This reportreveals a dramatic mismatch between expectations placed on child protection social workers and the number of staff province-wide available to do the work. Despite the demands and complexity of the job increasing in recent years, there are fewer front-line child protection workers in B.C. in 2015 than there were in 2002.
On this Sept. 9, as we mark Fetal Alcohol Spectrum Disorders Awareness Day, it is my sincere hope that British Columbians will take the time to stop and reflect. The date is significant. The ninth day of the ninth month of the year was chosen as international FASD Awareness Day to represent the critical nine months of pregnancy – the time when a mother must abstain from alcohol to protect her unborn baby.
The fact is that drinking alcohol during pregnancy can seriously harm an unborn child and create a lifelong disability. But as devastating as FASD is, it is also entirely preventable.
The provincial government announced today that it has hired an external contractor to review “matters arising from Judge Walker’s recent B.C. Supreme Court ruling.” Because this sort of contracted review is in my experience unprecedented, and to avoid public confusion given government’s use of the term “independent”, I wish to make it clear that the contracted process announced today is not one that is contemplated either by the Child, Family and Community Service Act(CFCS Act) or the Representative for Children and Youth Act (RCY Act).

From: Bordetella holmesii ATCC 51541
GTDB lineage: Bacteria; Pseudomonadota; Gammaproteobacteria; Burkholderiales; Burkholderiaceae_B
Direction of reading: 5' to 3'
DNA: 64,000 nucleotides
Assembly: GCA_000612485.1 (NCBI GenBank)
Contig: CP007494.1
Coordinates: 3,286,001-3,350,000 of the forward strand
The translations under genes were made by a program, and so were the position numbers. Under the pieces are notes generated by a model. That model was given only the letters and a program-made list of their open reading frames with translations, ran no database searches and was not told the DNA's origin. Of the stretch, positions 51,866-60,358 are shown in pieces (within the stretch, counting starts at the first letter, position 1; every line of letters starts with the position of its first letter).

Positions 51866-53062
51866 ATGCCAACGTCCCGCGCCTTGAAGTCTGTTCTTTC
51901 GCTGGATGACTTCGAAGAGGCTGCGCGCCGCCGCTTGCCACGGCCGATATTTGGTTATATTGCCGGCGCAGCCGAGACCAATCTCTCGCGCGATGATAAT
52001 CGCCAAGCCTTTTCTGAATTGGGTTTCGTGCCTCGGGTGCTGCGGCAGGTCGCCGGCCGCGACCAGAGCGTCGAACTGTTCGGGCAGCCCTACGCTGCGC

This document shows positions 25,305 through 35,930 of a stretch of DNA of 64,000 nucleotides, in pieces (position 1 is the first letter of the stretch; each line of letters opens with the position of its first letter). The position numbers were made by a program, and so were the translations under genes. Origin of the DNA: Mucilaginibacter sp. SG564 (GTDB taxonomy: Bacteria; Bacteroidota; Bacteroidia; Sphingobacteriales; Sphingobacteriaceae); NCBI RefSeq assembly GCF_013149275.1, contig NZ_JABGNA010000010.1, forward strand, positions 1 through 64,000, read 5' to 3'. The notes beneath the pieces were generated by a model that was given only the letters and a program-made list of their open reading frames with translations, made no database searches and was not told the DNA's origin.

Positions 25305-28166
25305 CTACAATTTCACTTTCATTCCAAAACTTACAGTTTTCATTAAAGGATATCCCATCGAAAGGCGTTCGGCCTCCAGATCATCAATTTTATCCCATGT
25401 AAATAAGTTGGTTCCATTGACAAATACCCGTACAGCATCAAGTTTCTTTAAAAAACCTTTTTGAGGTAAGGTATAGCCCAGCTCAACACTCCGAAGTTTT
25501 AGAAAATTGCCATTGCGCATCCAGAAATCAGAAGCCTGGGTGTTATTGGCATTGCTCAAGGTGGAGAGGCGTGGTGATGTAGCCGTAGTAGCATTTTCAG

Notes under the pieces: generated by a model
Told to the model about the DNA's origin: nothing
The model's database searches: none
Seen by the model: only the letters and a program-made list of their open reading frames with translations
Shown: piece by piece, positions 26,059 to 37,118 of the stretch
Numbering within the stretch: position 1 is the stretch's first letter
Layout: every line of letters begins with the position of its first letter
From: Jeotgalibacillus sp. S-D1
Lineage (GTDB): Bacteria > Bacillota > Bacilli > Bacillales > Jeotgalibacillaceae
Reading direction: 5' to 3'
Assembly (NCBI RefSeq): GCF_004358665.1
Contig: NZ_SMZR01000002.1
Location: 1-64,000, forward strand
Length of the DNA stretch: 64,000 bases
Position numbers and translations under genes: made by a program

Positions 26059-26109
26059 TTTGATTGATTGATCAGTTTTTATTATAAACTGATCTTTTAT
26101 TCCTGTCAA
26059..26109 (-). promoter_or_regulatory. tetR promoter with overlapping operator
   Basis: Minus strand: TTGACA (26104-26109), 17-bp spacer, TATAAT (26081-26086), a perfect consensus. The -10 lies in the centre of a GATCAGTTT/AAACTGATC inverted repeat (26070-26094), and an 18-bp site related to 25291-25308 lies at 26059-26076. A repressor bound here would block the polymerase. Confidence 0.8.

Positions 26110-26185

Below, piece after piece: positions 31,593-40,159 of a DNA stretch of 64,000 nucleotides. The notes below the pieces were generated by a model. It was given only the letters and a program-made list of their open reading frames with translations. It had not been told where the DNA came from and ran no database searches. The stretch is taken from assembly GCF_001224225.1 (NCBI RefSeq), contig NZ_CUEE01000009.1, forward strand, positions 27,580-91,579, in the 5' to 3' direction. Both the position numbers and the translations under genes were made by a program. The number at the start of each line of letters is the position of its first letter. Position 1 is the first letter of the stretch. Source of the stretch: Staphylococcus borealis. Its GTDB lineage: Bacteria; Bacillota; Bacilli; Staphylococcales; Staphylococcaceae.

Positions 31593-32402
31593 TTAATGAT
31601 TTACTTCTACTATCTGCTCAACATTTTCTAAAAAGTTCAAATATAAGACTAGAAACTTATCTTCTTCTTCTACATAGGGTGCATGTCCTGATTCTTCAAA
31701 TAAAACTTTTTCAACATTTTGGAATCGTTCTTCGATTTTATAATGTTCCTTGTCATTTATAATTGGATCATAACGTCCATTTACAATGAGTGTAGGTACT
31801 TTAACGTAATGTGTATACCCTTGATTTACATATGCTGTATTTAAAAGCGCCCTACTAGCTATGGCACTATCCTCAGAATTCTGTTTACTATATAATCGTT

This report summarizes the discussions that took place with provincial and Aboriginal leadership at A Forum for Change: Reconciliation for Today’s First Nations, Metis & Aboriginal Children Through Custom Adoption and Lifelong Family and Tribal Connections, held in Nanaimo in April. It also looks ahead to a fall Forum and building an action plan with real steps towards permanency in the lives of First Nations, Metis and Aboriginal children in government care.
This joint report between the Representative for Children and Youth and the Provincial Health Officer examines the question, “How are our children doing right now?” The report finds that while there have been some improvements, vulnerable children and youth, especially Aboriginal children and those in government care, continue to lag behind their peers. In addition, it found that with changes to the way governments are collecting data, it’s getting harder to get a clear picture of the well-being of B.C. children and youth.
For five years now, British Columbia has dedicated one week to reflect on the strengths, challenges and needs of each of you – the more than 8,000 children and youth in the care of our provincial government.
This report documents the downward spiral of a child who had great potential but never received the protection, nurturing and care she needed and deserved. Professional indifference to her life circumstances continually left her – and at times even actively placed her – in harm’s way.